How Mediation Can Help Same Gender Relationships

by Barry Simon
January 2004 Barry Simon
Nearly ten years ago when Marlene first met Liz, their future as a couple seemed so bright. They shared a vision that included a house and a child. Unfortunately, they never talked about the details. For Mark and Juan their future as a couple was just as promising. Sharp looking and invited to all the right parties, they sat on the top of their world. That was before the waiter. And the violence.

Marlene and Liz and Mark and Juan are real people who’s names and circumstances have been altered for this article. I met them when they came to mediation, seeking the dissolution of their unhappy relationships. Mediation is a confidential form of dispute resolution in which the participants relate their conflict directly to a mediator who acts as a neutral third party. Because it is less adversarial than litigation, mediation allows the parties to be active rather than passive participants in the creation of a mutually satisfying resolution to their conflict. Marlene and Liz and Mark and Juan came to mediation because their intimate relationships are not acknowledged by our legal system. Through mediation they were seeking a fair and equitable closure to their unions. Reviewing their situations might help us all find a better way to couple, giving our relationships a better chance to survive.

False Expectations

When you start to explore becoming a couple, you bring all your hopes and expectations and good intentions with you and project them onto the other person. When you look at each other, you rarely see your beloved. Instead you “see” the person you want your beloved to be. When in time the real person emerges, you are disappointed. You can try to mold your partner into your dream person or stay silent in your frustration, wishing that one day your fantasy person will emerge from this “stranger” sitting across from you. Left to fester, these false expectations are fatal to a relationship.

When Juan first laid eyes on Mark, what did he see? A young, vibrant, strikingly handsome man whose presence in his life would make him part of a great looking couple, attracting the envy of all their friends? Being involved in a career where all things physical are held in high esteem, Juan instinctively knew that Mark was a real catch. And what did Mark see? A man who was slightly older, not as handsome but attractive in an off beat way, and rising in his glamorous profession filled with beautiful people? Becoming Juan’s partner was an opportunity for Mark to enter this world. Besides, he was so in control and Juan was always at sixes and sevens. They had something to offer each other. So they fell in love.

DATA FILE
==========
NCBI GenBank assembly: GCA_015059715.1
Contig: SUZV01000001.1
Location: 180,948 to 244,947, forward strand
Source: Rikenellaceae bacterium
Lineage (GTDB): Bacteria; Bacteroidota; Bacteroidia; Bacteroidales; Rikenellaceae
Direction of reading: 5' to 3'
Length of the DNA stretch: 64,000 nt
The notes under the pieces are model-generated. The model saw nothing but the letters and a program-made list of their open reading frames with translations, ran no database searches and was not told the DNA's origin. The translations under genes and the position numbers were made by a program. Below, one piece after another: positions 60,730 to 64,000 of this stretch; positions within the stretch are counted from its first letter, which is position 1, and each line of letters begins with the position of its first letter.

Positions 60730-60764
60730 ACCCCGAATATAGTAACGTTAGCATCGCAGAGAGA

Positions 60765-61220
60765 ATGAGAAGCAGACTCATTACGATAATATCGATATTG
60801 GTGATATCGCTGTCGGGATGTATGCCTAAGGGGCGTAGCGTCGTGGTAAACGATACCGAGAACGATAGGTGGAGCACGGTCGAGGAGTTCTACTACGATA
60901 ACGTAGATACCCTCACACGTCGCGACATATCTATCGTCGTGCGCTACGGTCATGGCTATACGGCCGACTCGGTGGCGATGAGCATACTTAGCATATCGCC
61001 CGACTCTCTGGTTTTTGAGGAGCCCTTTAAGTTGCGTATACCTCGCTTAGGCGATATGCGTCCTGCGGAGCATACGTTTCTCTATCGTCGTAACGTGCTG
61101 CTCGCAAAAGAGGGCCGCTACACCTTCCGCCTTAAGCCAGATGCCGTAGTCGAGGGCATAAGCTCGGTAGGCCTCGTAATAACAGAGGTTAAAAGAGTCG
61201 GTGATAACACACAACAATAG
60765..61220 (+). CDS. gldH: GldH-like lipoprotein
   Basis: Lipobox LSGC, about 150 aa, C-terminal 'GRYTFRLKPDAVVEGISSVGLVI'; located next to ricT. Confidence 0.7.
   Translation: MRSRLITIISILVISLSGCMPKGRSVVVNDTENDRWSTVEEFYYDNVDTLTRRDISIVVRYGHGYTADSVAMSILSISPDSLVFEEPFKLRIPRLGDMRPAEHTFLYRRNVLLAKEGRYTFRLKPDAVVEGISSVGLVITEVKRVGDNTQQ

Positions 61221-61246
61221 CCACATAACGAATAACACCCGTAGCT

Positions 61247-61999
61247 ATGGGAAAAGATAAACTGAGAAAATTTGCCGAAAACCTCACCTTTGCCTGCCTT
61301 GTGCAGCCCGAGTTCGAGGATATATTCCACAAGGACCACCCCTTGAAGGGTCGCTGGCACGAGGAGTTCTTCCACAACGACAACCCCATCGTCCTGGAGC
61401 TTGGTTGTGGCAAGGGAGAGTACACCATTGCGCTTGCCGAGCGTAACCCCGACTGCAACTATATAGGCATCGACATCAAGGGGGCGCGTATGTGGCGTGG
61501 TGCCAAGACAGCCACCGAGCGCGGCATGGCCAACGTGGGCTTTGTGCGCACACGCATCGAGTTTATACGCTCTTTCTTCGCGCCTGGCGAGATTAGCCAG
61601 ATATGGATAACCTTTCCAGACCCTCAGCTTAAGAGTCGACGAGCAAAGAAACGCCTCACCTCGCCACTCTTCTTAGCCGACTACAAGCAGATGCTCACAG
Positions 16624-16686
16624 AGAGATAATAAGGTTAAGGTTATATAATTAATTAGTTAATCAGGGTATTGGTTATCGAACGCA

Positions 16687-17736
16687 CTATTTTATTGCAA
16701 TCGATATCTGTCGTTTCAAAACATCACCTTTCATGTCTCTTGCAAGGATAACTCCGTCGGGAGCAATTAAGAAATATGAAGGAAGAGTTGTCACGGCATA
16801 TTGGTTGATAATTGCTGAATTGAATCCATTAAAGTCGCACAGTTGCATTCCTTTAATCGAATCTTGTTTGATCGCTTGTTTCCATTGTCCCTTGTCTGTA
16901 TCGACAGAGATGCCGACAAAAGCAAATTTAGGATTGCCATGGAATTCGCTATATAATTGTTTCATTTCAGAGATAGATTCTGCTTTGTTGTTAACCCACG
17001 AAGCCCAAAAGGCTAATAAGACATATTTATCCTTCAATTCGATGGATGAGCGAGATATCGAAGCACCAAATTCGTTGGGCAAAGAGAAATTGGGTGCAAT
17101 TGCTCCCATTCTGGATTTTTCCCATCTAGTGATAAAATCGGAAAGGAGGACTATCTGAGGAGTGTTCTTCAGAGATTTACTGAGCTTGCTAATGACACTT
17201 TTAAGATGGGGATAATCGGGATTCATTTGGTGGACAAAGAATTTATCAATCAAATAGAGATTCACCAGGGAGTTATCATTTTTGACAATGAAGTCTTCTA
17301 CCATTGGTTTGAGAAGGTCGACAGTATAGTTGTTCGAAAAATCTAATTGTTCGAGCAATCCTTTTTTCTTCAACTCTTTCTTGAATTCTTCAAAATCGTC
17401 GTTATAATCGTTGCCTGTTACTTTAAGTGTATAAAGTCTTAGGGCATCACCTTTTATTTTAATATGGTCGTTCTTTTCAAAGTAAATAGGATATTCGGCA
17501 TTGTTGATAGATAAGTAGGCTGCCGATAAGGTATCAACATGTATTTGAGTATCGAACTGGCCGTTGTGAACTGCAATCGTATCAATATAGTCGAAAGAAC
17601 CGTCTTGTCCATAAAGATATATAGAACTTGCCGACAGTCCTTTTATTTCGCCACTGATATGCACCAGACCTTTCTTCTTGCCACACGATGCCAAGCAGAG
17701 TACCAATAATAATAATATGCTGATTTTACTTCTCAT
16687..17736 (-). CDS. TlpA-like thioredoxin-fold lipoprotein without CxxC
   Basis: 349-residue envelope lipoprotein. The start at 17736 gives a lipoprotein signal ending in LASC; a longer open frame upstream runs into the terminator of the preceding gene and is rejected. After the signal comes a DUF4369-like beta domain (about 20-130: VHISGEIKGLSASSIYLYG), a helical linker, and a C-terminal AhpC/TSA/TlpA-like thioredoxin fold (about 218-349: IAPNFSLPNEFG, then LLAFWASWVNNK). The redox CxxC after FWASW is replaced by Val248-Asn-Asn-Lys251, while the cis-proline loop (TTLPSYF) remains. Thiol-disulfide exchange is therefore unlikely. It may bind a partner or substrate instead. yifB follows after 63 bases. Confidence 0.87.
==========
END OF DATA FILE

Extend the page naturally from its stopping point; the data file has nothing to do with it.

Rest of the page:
The first year was perfect. Then Mark told Juan about his casual tryst with the waiter, just one of his several short term encounters during their first year as a couple. In a word, Juan went “ballistic”. He accused Mark of betraying him. He thought their relationship was monogamous. Unfortunately, they never spoke about this because Juan assumed Mark felt the same way. Gone was the beautiful man Juan had “married”, replaced by someone he hardly knew. Meanwhile, a calm Mark couldn’t understand why Juan was so upset. What difference did it make if he played around? He loved his sweet, disorganized, and highly emotional lover. In his mind, he was still being faithful. “What’s the problem?” he asked.

Believing he could win over his lover to his point of view, Mark brought home a young man for both of them to enjoy. “Just try it,” he urged. Reluctantly, Juan participated and seemed to enjoy the experience. Mark was sure that everything was just fine...until Juan fell in love with this new playmate. Still believing in monogamy, he announced to a shocked Mark that their relationship was over.

Mark’s calm, controlled exterior started to crumble and he found himself becoming jealous, then angry, and finally rageful. Late one night he exploded. His fists pummeled Juan, sending him naked and bleeding into the street, shattering their once golden relationship into pieces. No amount of regret and tears would ever heal the wounds. How could something that seemed so perfect become so ugly? What would have happened if they had discussed monogamy at the beginning of their relationship? Would they have looked at each other differently? Could they have avoided the pain and violence that over took their relationship?

Communication

When we couple, we often believe that it is our partner’s role to make us happy and satisfy all our needs. Amazingly, we don’t even have to talk about it. It’s just assumed, like Mark and Juan. Why? Because we love each other so much, our partner will know exactly what we want. It’s suppose to work something like mental telepathy. Unfortunately, it’s more like a time bomb, waiting to explode. Communication is the lifeline of any relationship. If you don’t ask for what you want, you won’t get it. If you don’t make your needs known, you will never know if your partner is capable or incapable of meeting them or is just not willing to satisfy them. Ask Marlene and Liz.

At the mediation where I met them, these two women were no longer living together. Across the table, they talked about all the things they should have been discussing during their ten years as a couple. For example, thanks to Marlene’s father, they got a house. However, Liz thought her share of the monthly house payment was buying her joint ownership of the property. At the mediation she learned that Marlene didn’t see the arrangement this way. Instead of being an equity investment, she said, Liz and she were paying rent to her father. Why didn’t they talk about the financial arrangement before they moved into the house? Why hadn’t they drawn up an agreement with Marlene’s father that clearly stated the arrangement? After all, there is a great difference between an equity investment and rent. Somehow it was assumed that both women and Marlene’s father understood the arrangement.